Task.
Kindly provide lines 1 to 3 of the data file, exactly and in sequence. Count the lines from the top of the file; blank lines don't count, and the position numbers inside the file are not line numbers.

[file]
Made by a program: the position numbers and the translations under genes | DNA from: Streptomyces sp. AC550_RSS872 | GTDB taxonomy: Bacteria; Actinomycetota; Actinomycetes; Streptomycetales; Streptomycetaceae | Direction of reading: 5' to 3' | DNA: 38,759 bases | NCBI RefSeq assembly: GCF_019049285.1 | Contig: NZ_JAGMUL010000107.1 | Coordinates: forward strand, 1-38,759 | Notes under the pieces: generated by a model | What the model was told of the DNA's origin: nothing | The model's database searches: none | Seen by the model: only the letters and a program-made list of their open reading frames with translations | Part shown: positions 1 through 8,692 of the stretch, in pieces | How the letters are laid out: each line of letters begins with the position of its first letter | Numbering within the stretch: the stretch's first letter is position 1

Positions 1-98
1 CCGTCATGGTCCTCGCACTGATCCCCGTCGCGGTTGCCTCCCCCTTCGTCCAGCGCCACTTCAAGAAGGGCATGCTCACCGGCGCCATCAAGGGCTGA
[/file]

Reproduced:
Made by a program: the position numbers and the translations under genes | DNA from: Streptomyces sp. AC550_RSS872 | GTDB taxonomy: Bacteria; Actinomycetota; Actinomycetes; Streptomycetales; Streptomycetaceae | Direction of reading: 5' to 3' | DNA: 38,759 bases | NCBI RefSeq assembly: GCF_019049285.1 | Contig: NZ_JAGMUL010000107.1 | Coordinates: forward strand, 1-38,759 | Notes under the pieces: generated by a model | What the model was told of the DNA's origin: nothing | The model's database searches: none | Seen by the model: only the letters and a program-made list of their open reading frames with translations | Part shown: positions 1 through 8,692 of the stretch, in pieces | How the letters are laid out: each line of letters begins with the position of its first letter | Numbering within the stretch: the stretch's first letter is position 1

Positions 1-98
1 CCGTCATGGTCCTCGCACTGATCCCCGTCGCGGTTGCCTCCCCCTTCGTCCAGCGCCACTTCAAGAAGGGCATGCTCACCGGCGCCATCAAGGGCTGA